MMBFD #2 Threats Resulting From Alternatives to Marriage and Conventional Marriages (A. Marriage Rates)

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  • Threats Resulting From Alternatives to Marriage and Conventional  Marriages                          (A. Marriage Rates)
    • There are ethnic variations in marriage - Berthoud (200) suggests that three quarters of Pakistani and Bangladeshi women are married by the age of 25, compared with just over half of White women.
    • Chester (1985)
      • Among those who noted that marriage rates had declines in many western countries, for example, Sweden and Denmark were first to see a decline, closely followed by Britain, USA, and Germany in the 1970's.
      • The annual numbers of marriages in England and Wales then went into decline despite a slight revival in marriage in 2004 when 273,000 couples got married, and it reached an all time low in 2005 when only 244,710 couples tied the knot.
      • This had continued well into the year 2000.
    • The Office for National Statics (2007) concludes that marriage is good for health and the married people live longer that single of divorced couples.
    • However Chester did not see these sort of figures as conclusive evidence for the decline in the popularity of marriage but rather a delay in getting married.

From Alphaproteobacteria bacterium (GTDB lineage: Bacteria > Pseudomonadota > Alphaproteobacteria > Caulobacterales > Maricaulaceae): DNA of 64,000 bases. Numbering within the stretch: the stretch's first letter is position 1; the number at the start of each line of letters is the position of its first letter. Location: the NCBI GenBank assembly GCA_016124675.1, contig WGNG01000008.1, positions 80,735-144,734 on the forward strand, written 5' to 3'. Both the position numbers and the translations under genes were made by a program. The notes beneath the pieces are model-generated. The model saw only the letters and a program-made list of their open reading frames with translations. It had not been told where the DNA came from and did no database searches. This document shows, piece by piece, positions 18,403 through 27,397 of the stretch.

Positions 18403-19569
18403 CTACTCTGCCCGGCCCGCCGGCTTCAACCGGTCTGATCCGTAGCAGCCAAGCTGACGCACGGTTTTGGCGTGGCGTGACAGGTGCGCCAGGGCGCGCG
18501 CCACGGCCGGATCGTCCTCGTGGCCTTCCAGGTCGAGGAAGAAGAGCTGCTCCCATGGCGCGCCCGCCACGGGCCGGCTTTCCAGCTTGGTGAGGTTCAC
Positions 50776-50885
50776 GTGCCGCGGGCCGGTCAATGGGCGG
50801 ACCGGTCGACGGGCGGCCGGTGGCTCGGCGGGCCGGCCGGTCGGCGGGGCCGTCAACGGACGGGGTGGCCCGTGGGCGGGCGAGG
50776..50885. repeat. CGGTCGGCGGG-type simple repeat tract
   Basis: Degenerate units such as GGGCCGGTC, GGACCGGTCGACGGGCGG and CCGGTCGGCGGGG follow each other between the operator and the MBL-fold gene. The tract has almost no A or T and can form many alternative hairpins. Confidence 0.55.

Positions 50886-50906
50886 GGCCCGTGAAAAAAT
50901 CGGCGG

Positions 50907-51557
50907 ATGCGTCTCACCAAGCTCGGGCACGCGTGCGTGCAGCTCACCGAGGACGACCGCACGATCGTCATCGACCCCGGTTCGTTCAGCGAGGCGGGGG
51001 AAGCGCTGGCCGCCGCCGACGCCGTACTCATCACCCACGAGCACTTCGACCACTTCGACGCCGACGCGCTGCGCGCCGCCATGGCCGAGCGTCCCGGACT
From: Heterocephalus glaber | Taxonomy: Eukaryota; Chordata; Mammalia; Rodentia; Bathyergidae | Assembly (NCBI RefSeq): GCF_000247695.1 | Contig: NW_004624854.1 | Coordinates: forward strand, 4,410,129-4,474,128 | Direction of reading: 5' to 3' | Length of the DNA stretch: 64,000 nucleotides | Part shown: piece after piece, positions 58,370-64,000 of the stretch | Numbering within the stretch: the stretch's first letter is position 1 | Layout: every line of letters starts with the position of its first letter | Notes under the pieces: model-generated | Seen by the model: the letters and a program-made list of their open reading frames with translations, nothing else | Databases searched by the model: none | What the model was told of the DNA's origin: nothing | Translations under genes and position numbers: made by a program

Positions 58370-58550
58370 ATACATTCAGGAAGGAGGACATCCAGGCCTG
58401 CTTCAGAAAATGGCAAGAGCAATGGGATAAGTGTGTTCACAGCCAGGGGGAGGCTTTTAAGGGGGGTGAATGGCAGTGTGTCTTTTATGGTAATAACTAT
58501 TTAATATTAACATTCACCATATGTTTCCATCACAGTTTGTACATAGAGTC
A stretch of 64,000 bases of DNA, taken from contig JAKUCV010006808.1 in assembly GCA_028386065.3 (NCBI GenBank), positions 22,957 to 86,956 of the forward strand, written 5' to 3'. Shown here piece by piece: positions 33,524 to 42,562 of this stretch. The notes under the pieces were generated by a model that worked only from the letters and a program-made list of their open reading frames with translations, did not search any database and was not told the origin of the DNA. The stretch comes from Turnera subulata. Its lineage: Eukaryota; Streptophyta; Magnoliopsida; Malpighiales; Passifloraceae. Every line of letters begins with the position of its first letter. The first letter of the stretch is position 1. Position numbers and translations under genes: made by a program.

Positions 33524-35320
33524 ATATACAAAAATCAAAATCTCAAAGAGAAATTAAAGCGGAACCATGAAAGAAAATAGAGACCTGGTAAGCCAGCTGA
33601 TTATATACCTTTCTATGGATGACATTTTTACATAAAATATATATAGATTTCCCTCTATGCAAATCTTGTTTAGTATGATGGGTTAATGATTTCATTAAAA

• Some commentators are keen to point out that most people to get married at some point in their lives.
    • Although the marriage rate has declined, much of the decline does seem to be due to people delaying marriages rather than never getting married.
    • This was significantly less than in 1990-1994 when 87.2% of men and 93.7% or woman had married.
    • In 2008 the average age for first marriage was 32.1 for men and 29.9 for women.
    • According to British Government Statistics, in 1961 the average ages at first marriage in the UK was 25,4 years for men and 25.2 years for women.
    • In 2000 the average age of a first marriage for men was 30.5 and 28.2 for women.
    • Recent figures show a further increase in the proportion who have never married.
    • Beaujouran and Bhrolchain (2011) shows that 84.2% of women had married by the age of 40.
    • This would indicate a delay in the timing of marriage however, it does not necessarily indicate a reduction in the proportion of partnerships, since people may cohabit without getting married.
  • Chester (1985)
    • Among those who noted that marriage rates had declines in many western countries, for example, Sweden and Denmark were first to see a decline, closely followed by Britain, USA, and Germany in the 1970's.
    • The annual numbers of marriages in England and Wales then went into decline despite a slight revival in marriage in 2004 when 273,000 couples got married, and it reached an all time low in 2005 when only 244,710 couples tied the knot.
    • This had continued well into the year 2000.

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